In defense of Nancy Reagan
SEVERELY critical things have been said about Nancy Reagan's role in the recent changes at the White House. The most critical was the charge, by William Safire in the New York Times, of ``presuming to control the actions of the Executive Branch.'' Mr. Safire pointed out, accurately, that Mrs. Reagan is ``unelected and unaccountable.'' He compared her behavior to that of Edith Wilson during the twilight of Woodrow Wilson's presidency.
First, exactly what did Nancy Reagan do?
She helped to persuade the President to replace Don Regan as White House chief of staff and thus clear the way for the appointment of Howard Baker Jr. to that position.
There is no question that she did play a role in this transition. The published version is that she applied both direct and indirect persuasion on her husband in the process. No one has denied the essential facts of the published stories.
The question is whether it is improper for the wife of a president to try to influence his choice of members of his staff at the White House.
Let us dismiss the idea that this case is comparable to the case of Edith Wilson. President Wilson was incapacitated by a stroke. He was an invalid, in bed. Leaders of Congress would come to the White House for guidance and opinion. On occasion they were allowed to see the President. On other occasions, Mrs. Wilson took their questions, and returned with answers. To this day no one knows to what extent those answers were framed by Mrs. Wilson or relayed by her from the President.
Did Mrs. Wilson actually act as president?
The answer is uncertain.
Mrs. Reagan's role is unlike the Wilson case in every respect. She never for a second purported to represent the President's wishes to others. Her role was to help him realize that his presidency was in deep trouble and that a first essential curative step would be the remaking of his White House staff.
In doing this she was not trying to influence Congress, or make policy. She was putting her influence alongside the wishes of the leadership of the Congress and of the Republican Party.
Her influence was not decisive. The change had to come. The Congress and the party had lost confidence in Mr. Regan. There was no possibility of rebuilding a satisfactory working relationship between Congress and White House until Regan had been replaced by a person who could enjoy the confidence of the Congress. The only question was how soon the change would come.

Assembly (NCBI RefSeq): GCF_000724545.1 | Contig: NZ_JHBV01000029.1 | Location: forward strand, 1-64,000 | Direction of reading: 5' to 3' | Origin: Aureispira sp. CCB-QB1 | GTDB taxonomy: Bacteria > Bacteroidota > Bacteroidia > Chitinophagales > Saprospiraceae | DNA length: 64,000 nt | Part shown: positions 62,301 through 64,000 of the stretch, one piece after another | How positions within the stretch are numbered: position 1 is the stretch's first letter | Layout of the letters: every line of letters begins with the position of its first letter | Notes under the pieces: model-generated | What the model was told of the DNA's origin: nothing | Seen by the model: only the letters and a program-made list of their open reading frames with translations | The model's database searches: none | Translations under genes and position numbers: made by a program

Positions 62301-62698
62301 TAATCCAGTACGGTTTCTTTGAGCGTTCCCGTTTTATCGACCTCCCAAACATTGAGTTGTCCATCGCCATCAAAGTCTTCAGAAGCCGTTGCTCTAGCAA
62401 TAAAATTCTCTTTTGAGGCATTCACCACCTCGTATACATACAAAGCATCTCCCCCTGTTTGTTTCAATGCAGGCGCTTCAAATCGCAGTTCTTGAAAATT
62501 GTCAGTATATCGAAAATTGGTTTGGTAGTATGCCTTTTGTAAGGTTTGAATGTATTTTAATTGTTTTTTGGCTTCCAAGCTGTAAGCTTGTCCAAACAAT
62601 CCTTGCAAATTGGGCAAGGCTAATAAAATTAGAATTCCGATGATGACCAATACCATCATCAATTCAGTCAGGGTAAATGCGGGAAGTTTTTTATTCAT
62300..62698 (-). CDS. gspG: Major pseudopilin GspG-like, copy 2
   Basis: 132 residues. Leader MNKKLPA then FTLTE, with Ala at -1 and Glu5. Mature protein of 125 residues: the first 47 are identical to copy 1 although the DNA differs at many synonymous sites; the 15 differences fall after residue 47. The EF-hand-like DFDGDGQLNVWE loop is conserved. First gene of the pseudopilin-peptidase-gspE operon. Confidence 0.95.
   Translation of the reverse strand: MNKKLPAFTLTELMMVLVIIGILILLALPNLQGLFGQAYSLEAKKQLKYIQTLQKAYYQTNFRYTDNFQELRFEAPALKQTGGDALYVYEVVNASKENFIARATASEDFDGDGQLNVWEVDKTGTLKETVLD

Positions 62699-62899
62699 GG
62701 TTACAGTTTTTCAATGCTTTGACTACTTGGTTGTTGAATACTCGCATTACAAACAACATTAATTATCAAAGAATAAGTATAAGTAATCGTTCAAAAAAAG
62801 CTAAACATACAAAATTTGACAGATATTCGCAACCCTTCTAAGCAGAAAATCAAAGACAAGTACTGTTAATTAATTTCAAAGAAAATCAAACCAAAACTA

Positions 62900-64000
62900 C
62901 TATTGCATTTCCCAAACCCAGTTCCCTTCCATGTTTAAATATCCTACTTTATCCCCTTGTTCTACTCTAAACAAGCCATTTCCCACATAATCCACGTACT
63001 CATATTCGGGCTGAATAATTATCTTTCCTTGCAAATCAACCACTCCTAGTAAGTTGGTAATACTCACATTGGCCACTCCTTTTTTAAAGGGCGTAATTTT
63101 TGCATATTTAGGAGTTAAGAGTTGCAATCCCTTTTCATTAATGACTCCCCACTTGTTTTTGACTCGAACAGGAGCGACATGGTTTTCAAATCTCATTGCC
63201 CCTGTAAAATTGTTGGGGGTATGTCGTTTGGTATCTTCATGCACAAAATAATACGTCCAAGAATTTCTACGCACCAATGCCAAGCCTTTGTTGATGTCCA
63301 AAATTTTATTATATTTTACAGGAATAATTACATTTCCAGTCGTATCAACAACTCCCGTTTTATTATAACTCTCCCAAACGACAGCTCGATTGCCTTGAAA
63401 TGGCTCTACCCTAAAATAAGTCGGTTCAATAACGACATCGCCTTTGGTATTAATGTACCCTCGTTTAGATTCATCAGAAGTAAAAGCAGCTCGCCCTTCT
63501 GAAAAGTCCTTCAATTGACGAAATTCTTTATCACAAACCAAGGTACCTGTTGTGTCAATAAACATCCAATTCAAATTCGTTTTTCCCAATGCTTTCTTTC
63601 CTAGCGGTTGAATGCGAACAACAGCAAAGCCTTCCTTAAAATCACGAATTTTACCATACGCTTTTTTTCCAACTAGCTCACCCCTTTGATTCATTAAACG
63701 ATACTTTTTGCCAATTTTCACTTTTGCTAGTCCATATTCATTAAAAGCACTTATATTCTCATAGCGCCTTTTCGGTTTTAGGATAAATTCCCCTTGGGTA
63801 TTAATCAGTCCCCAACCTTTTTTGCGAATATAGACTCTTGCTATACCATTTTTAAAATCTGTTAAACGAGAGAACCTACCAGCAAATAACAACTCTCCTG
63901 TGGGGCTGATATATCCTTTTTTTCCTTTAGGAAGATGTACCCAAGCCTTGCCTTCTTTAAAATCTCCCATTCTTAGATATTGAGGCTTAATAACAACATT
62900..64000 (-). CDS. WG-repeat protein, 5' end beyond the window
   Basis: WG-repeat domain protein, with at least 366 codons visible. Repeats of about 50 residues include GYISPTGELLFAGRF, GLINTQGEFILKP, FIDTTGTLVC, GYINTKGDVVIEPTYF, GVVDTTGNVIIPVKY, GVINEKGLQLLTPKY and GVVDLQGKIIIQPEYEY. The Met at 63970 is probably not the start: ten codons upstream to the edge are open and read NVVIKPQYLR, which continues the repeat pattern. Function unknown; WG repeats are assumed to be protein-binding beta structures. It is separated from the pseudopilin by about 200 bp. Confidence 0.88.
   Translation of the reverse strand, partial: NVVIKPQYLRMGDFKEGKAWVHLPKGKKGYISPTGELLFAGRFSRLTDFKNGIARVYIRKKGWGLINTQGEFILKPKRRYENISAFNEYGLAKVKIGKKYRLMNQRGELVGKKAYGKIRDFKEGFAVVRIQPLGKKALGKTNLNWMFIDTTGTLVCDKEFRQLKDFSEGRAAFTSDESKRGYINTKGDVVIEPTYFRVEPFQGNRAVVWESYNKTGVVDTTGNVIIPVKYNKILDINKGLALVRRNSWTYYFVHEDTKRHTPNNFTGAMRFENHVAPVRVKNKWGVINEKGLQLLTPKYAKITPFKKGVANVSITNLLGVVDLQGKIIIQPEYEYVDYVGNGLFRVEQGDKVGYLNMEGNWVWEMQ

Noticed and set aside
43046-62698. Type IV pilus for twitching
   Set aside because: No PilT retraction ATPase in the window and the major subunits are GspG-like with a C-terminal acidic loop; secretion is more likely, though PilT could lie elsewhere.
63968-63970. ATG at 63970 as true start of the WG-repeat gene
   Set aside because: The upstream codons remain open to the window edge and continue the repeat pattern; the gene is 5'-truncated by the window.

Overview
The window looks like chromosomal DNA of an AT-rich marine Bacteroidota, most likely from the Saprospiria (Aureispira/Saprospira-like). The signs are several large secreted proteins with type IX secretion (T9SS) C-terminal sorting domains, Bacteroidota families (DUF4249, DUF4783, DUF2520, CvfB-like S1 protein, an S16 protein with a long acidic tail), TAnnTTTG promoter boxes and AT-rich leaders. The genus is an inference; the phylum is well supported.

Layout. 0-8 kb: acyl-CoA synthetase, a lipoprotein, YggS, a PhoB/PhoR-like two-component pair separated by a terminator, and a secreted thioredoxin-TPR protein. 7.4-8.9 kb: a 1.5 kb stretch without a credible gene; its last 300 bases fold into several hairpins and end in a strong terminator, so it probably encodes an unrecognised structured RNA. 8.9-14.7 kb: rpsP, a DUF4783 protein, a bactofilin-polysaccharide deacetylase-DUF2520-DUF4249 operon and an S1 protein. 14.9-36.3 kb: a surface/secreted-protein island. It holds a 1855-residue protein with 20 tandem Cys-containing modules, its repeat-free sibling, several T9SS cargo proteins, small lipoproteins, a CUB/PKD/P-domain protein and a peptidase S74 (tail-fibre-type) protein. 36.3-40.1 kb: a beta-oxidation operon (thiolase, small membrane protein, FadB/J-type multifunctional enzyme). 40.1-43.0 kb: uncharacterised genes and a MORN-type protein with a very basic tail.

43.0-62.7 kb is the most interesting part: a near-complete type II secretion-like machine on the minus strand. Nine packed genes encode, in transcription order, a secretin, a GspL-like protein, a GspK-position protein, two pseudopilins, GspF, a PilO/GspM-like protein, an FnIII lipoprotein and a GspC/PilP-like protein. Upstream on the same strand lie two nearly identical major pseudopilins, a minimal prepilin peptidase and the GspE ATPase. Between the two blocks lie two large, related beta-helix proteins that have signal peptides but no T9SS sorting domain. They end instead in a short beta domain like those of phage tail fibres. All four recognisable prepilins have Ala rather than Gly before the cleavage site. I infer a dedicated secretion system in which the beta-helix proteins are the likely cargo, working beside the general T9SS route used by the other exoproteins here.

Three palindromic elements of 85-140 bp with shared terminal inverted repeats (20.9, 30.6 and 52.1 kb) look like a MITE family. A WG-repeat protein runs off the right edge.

The weight of Mrs. Reagan's influence, when added to that of the leaders of the party and Congress, produced a quicker result than would otherwise have been the case. She probably speeded the transition by a week or more. Ronald Reagan can be stubborn. And Nancy Reagan can be persistent in pursuit of her husband's welfare. Nancy Reagan speeded the inevitable change and helped enable the healing process to begin. And why not?
All presidents are prisoners of the White House. They are surrounded by people who like to please them. They too often get from their official aides, assistants, and advisers what those people think the President wants to hear. Presidents have little contact with unwelcome outside opinion.
The wife of a president has easier access to the outside world. Nancy Reagan is sensitive to outside opinion. She was aware long before he was that his presidency was in trouble. She acted to save his presidency.
The first four Reagan years when James Baker III was White House chief of staff were remarkably successful. The two years of Don Regan's stewardship ended in political disaster. From the moment Howard Baker took over, things changed for the better. Insofar as Nancy Reagan is responsible for the transformation she should be praised, not blamed, for doing what any loyal wife would do under similar circumstances.